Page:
Study Clears Most Antibiotic Use In Pregnant Women Pregnant women are more vulnerable to infections and are at higher risk of complications if they get sick. So, treating infections is critical. A new study finds that while most common antibiotics are safe, two types raise red flags.
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Study Clears Most Antibiotic Use In Pregnant Women

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Study Clears Most Antibiotic Use In Pregnant Women

Study Clears Most Antibiotic Use In Pregnant Women

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By now, you've probably heard reports that many pregnant women are more vulnerable than most to the swine flu virus, but it's not only viral infections they should worry about. Bacterial infections can also be dangerous.

NPR's Patti Neighmond looks at the risks of those infections and concerns about some of the antibiotics used to treat them.

PATTI NEIGHMOND: Pregnancy can weaken the immune system, which may be one reason why pregnant women are more vulnerable to bacterial infection. Dr. Brian Mercer heads obstetrics at Cleveland's Metro Health Medical Center.

Dr. BRIAN MERCER (Department of Obstetrics, Cleveland's Metro Health Medical Center): Pregnant women who develop a bladder infection are more prone to developing kidney infections, and pregnant women who develop pneumonia are at higher risk of complications from the infection itself.

NEIGHMOND: And those complications can harm the developing fetus.

Dr. MERCER: The infections themselves can carry a risk to the fetus because they can cause fever, and fever is - can lead to miscarriage and birth defects and early labor. Also, infections such as pneumonia can reduce the oxygen supply to the pregnancy and increase the chance for fetal loss.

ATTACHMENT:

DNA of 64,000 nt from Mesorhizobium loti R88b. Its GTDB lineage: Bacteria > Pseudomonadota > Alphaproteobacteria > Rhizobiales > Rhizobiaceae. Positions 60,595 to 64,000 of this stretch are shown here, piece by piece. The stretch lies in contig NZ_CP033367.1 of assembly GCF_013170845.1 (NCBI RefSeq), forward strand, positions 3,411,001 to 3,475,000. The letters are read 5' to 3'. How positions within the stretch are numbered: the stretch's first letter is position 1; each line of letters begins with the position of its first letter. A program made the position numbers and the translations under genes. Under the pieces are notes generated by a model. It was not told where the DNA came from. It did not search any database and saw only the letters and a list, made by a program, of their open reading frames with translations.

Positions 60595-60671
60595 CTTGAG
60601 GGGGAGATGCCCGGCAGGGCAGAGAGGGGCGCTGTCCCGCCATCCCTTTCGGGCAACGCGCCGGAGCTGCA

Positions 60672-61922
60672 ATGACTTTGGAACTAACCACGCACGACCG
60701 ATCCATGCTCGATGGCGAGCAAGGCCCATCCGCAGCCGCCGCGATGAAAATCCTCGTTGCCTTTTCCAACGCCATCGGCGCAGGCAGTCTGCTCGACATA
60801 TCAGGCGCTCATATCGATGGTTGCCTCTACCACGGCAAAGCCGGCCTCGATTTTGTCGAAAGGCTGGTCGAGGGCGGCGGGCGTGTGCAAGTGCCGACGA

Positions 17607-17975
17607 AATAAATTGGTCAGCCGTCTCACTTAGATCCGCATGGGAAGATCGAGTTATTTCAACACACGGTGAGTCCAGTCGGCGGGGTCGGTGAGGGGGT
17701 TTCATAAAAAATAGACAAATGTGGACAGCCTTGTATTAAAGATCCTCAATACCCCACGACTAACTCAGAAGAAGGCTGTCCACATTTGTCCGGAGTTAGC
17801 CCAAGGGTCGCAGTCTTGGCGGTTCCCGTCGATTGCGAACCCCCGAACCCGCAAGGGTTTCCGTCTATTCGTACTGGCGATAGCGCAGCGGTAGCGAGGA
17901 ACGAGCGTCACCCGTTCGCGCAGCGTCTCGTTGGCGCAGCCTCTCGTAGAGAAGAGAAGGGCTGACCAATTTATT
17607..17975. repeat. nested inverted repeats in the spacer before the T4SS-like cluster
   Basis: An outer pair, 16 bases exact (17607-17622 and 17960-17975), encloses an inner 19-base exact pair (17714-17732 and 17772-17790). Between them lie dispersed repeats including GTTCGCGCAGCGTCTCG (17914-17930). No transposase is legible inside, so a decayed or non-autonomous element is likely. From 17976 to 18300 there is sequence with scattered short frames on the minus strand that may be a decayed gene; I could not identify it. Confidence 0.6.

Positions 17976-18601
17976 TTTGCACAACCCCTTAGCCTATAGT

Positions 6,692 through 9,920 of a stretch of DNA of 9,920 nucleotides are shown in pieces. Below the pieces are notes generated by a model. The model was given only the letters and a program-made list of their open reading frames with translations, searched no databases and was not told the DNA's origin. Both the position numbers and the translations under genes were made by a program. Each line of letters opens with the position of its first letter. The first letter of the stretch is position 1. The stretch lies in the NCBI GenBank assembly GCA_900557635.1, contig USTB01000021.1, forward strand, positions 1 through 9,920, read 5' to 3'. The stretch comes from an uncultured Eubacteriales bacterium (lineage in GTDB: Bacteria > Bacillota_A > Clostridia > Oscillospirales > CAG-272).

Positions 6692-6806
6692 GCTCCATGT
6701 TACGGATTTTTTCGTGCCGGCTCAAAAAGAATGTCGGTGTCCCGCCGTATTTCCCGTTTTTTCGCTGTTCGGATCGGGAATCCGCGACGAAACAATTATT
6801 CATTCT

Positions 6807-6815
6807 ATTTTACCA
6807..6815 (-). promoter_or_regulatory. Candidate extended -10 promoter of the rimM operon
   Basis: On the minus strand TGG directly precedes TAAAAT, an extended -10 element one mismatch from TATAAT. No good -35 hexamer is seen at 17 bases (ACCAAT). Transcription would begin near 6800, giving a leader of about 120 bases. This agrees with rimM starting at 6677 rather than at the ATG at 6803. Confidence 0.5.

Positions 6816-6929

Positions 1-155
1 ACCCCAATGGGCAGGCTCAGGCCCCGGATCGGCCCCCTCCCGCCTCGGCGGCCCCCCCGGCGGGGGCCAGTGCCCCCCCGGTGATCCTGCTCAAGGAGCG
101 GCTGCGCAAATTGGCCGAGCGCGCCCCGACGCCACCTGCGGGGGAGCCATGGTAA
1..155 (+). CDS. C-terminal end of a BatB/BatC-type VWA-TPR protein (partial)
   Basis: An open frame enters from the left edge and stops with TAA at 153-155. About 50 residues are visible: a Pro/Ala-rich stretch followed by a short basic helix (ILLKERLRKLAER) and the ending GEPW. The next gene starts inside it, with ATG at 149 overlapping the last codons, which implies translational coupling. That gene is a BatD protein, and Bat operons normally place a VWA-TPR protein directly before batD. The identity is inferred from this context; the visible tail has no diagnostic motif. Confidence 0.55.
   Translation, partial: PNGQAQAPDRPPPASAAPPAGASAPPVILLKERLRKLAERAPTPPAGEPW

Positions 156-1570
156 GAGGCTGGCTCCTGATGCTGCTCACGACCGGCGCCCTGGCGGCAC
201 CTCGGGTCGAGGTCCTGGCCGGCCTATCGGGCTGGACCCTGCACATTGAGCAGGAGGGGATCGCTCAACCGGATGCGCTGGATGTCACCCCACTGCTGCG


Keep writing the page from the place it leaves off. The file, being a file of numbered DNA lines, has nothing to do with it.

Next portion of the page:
NEIGHMOND: But there are some cautions with treating this infections. A study this month from the federal government finds most common antibiotics are safe. But it raises a red flag with two types of antibiotics: sulfa drugs like Bactrim and urinary germicides like Macrobid, which are typically used to treat urinary tract infections. In the study, women who had children with birth defects like heart problems, hernias or a cleft palate were more likely to have taken these medications.

Dr. Michael Katz with the March of Dimes says pregnant women shouldn't panic, but they should be careful.

Dr. MICHAEL KATZ (March of Dimes): It's reassuring to see that commonly used antibiotics are not problematic, but some of the rarer antibiotics may be. And the key question is: Is the antibiotic needed? And if it is needed, has it been checked for its potential toxicity?

NEIGHMOND: And doctors can do their part, says Katz, by doing a culture and figuring out exactly what type of bacteria is infecting the pregnant woman. Mercer says this is particularly important to do during the first trimester.

Dr. MERCER: The first trimester is the time when the organs are actually developing. It's the time when a heart becomes a heart and lungs become lungs. After that time, much of the pregnancy is taken up with further development of the organs that are already formed.

NEIGHMOND: In New York City, Dr. Mark Evans is an OB/GYN and geneticist who specializes in high risk pregnancies. He says doctors should be aware that certain antibiotics may cause harm.

Dr. MARK EVANS (OB/GYN and Geneticist): Everything is a balance between trying to minimize the risk to the fetus on one hand, but on the other hand, not winding up with a very sick mother who, in turn, will risk the fetus on the other hand. And so it is difficult, and one has to be judicious. And that's why you start with the safest medication that is most likely to do the job.

NEIGHMOND: Bottom line, says Evans, the antibiotics in question were not proved to cause birth defects. Researchers only raised concerns. Evans says further studies are needed. But in the meantime, birth defects remain uncommon, affecting two to three percent of all newborns.

Patti Neighmond, NPR News.

INSKEEP: And that's Your Health for this Monday morning.

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